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Louie Crew
377 S. Harrison Street, 12D
East Orange, NJ 07018

Phone: 973-395-1068 h


lcrew@andromeda.rutgers.edu

Please sign the guestbook and view it.


Louie & Ernest Clay-Crew
Married February 2, 1974


12/21/1974
 
9/23/2009


Don't repeat the mistake on page 847 of The Prayer Book .  Here is what God really requires from the chosen people:

Do justice

A series of essays in the Episcopal Church


Born by the dual gift of compassion and righteousness

          Compassion Struggling with Law

 

        A sermon for Advent 4, December 19, 2010

 

                 By the Rev. Carr Holland

 

              Preached at Grace Church in Newark, NJ

 

 

 

 

Purify our conscience, Almighty God, by your daily visitation,

that your Son Jesus Christ, at his coming,

may find in us a mansion prepared for himself;

Here we are and now it is the 4th Sunday of Advent.

The image before us is that of preparing for Jesus’ coming.

        Purifying our conscience,

                Daily visitation by God,

                        Mansion for Christ to dwell.

 

I am reminded of two mansions of my youth.

     One, the home of my Godparents, the other their Christmas crèche.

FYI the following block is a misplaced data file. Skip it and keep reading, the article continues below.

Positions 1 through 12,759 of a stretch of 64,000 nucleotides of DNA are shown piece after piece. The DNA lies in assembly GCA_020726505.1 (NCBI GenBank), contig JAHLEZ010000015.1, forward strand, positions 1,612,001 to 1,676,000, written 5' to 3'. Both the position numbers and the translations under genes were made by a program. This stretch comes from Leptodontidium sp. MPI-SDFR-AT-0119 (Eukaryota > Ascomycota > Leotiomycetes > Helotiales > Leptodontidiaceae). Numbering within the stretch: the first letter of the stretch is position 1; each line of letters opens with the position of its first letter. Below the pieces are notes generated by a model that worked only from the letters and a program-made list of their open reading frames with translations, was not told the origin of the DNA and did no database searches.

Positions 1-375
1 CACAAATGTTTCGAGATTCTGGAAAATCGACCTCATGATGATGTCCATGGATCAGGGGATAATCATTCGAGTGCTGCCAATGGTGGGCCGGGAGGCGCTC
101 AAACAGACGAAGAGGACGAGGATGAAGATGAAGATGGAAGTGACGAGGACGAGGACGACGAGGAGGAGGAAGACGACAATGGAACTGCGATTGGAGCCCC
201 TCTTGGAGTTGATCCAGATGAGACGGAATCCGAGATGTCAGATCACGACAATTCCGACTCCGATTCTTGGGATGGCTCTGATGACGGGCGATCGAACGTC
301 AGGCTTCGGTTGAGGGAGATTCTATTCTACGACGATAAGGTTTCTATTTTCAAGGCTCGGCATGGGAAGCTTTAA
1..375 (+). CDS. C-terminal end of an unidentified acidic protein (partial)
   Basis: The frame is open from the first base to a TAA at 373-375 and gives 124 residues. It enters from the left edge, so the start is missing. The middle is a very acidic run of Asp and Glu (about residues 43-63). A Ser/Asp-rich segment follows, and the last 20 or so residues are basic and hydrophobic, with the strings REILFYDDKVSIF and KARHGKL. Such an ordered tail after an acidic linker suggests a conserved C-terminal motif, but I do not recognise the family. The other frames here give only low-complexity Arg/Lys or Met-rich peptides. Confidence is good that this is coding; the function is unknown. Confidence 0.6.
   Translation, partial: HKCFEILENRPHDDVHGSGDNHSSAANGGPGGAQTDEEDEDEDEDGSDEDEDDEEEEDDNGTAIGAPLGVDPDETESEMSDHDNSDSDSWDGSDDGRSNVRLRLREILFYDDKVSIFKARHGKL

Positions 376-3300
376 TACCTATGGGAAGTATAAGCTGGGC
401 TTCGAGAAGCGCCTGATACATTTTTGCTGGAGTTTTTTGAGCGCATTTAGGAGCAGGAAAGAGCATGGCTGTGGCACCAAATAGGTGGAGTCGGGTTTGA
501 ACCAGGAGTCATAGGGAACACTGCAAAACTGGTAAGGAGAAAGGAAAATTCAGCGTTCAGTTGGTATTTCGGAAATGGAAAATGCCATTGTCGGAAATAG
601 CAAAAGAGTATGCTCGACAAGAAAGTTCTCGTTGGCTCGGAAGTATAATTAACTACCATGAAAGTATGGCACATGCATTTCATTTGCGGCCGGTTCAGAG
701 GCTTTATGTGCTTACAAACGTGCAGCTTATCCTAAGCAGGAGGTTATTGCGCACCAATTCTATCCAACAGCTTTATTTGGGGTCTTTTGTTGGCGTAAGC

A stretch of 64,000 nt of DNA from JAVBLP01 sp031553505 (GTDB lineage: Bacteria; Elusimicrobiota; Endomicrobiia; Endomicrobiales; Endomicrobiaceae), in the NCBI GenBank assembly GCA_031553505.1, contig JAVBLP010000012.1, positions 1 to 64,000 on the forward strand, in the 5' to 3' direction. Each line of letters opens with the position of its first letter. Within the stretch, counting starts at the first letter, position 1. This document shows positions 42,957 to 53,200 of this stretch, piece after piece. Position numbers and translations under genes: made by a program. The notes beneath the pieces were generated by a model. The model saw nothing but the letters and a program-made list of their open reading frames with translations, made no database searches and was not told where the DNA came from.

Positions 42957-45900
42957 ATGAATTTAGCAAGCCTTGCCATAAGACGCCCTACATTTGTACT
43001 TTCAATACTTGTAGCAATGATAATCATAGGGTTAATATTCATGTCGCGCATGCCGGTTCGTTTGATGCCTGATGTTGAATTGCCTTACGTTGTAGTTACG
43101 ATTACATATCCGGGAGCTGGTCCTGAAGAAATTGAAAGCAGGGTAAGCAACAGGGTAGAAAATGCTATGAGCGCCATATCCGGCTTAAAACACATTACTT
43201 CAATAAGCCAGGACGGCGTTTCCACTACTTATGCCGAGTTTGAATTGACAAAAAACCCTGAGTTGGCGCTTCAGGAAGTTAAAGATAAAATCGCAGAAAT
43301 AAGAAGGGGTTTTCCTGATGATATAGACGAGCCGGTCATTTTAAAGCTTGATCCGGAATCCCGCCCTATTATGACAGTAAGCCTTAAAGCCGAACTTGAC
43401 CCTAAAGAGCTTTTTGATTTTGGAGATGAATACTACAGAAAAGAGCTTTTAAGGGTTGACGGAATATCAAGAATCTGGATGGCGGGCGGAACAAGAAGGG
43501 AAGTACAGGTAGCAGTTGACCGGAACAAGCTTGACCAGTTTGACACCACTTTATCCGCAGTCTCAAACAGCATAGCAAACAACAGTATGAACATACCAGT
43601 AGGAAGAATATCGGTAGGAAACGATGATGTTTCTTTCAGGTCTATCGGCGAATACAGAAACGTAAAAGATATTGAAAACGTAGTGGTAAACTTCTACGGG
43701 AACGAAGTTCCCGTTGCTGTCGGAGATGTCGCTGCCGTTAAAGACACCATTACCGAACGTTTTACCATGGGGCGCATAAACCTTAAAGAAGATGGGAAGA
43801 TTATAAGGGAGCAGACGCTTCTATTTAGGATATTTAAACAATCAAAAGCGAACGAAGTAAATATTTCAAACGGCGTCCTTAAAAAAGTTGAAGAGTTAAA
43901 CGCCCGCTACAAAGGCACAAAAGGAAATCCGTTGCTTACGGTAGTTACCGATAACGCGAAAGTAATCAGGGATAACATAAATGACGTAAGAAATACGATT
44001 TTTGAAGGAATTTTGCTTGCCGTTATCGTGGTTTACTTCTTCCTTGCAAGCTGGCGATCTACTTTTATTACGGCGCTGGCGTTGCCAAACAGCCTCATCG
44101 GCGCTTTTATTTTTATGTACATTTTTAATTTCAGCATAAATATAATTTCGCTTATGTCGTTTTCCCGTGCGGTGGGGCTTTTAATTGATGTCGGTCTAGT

I am reminded as I hear these words of

     the crèche set up in my Godparents front hall every year.

                It went up early in Advent and

their 4 children watched and waited. 

There was a ritual of the characters arriving. 

It was very gradual over the weeks of Advent.

 First the stable appeared

then some straw or pine straw or angel’s hair.

     As the days of advent passed the animals would appear one by one.

 Then shepherds at a distance,

my favorite was a small shepherd boy,

then Mary and Joseph

and then only after midnight Mass the infant

 would find his place in the stable. 

Somehow an Angel showed up. 

      The shepherds would be moved in close to offer worship. 

The 3 kings would be in another room

as if they had been forgotten, gradually they would move.

They would only move to the crèche on Jan. 6, on the Epiphany.

It was a wonderful way to teach us about waiting, watching.

A way to keep the story at the heart of the season,

a way to let it be savored over time.

 

So it is a little surprising to hear Matthew’s version today.

   You may expect the other characters are yet to show up in his story,  

but they are not, except the Magi yet to come. 

And in their shadow will come the destructive designs of Herod.             

Evil lurking just beyond good, the murder of the innocents to come.

 

No, Matthew is abrupt and to the point in his story.

“Now the birth of Jesus the Messiah took place in this way.

     When his mother Mary had been engaged to Joseph,

but before they lived together,

    she was found to be with child from the Holy Spirit.”

 

There is no Mary talking to the angels.

There is no homeless couple traveling. 

There is no stable to come, rude and bear,

 no cattle lowing with the smell of their dug in the air,